THEY haven’t spent a single day in hibernation after enduring two decades in a travelling circus.
Now, European brown bears Suzy, Carmen and Peggy will have the chance to hibernate for the first time this winter after three dens were created especially for them at the Five Sisters Zoo in West Lothian.
Zoo owners Brian Curran and his wife Shirley spent months fundraising to save the trio from a life of misery in a holding pen in Belgium and have almost raised their £80,000 target – albeit seven months after the bears arrived at the West Calder zoo.
Since their arrival from Belgium in March, the bears have settled in well to their specially-built sanctuary at Five Sisters, complete with a waterfall and indoor and outdoor enclosures.
Two dens were recently created in the woodland area to give the bears the chance to hibernate over the winter, with a third expected to be ready in the holding pen area by next week.
The dens were made from culvert pipes – which each weigh around 3.5 tonnes and measure 1.8m in length – and have been blocked off at the back with rocks and soil, and filled with bark and straw.
Mrs Curran, 50, said: “I don’t know if the bears will hibernate or not because they have never had the chance to do it as they have been kept in a circus trailer and made to work for most of their life.
“If they didn’t work during the winter, they would be in a circus lorry with straw. They have got the choice now to hibernate and we will let nature take its course.”
The bears, born in captivity, spent 20 years in a travelling circus, living in cages measuring just ten metres square. When the circus owner, who lived with the bears in Germany, retired, he took them to Belgium. However, he became ill and ended up in hospital long-term, prompting the bears’ move to the temporary holding centre in Belgium.
Construction of their new home at the Five Sisters zoo was completed earlier this year and it was hoped that the remainder of the funds would have been raised in time for the bears’ arrival in March.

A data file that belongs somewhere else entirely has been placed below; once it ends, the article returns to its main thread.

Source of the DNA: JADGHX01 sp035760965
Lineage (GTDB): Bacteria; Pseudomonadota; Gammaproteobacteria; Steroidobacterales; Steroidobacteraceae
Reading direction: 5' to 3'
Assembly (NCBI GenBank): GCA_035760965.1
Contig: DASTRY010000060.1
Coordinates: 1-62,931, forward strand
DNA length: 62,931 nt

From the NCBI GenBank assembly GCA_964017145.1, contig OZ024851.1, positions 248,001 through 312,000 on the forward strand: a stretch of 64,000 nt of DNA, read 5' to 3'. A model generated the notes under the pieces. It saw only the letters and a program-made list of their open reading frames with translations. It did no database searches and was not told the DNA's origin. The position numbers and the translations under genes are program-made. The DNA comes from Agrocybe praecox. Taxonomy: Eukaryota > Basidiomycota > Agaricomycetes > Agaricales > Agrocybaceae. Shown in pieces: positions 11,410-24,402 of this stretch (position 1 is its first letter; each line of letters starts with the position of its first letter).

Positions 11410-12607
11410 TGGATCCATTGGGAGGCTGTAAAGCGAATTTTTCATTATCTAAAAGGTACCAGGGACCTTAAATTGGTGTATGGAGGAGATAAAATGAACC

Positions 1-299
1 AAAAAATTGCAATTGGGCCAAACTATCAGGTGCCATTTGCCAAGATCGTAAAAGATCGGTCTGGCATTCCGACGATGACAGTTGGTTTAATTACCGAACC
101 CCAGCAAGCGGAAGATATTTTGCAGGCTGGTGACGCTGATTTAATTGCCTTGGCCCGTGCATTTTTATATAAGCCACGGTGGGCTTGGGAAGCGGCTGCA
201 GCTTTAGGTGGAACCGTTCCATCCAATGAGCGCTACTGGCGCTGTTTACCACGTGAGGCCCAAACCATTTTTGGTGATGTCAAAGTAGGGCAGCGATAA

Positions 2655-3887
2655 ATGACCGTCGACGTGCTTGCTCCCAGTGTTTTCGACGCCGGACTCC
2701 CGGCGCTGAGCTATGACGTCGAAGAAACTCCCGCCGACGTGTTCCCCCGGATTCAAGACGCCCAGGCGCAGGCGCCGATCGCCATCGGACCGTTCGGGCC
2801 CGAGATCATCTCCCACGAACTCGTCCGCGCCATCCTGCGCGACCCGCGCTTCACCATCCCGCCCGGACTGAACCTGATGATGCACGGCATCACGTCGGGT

However, Mr and Mrs Curran were left almost £20,000 short of their £80,000 target and have continued fundraising and accepting donations.
The total now stands at £76,120 and they are urging kind-hearted residents to help with one final fundraising push.
“We are not far off the £80,000 but we still have the upkeep of the bears – it’s an ongoing cost,” Mrs Curran said.
“Our feeding costs have doubled since the bears came because they eat in a day as much as the whole zoo eats.”
The bears may start hibernating at the end of this month or next month, and are likely to reappear for food and water before the spring.
Wishaw-based CPM Group, which deals in the manufacture and supply of concrete products in the UK, donated the pipes used to make the dens.
Secrets of the big sleep
BROWN bears spend nearly half their lives underground in a state of hibernation.
Females even give birth and nurse a litter underground during the winter months, although they will lose a massive 40 per cent of their body weight in the process.
Hibernation is a way of adapting to short food supplies in the winter. Bears may dig their own den or hibernate in natural caves. They enter the dens/caves during October/November and stay for five to six months.
During hibernation, a bear’s heart rate and body temperature may drop, but the bear can be easily awakened. Hibernating bears curl up to conserve heat. They may temporarily leave the den during the hibernation months.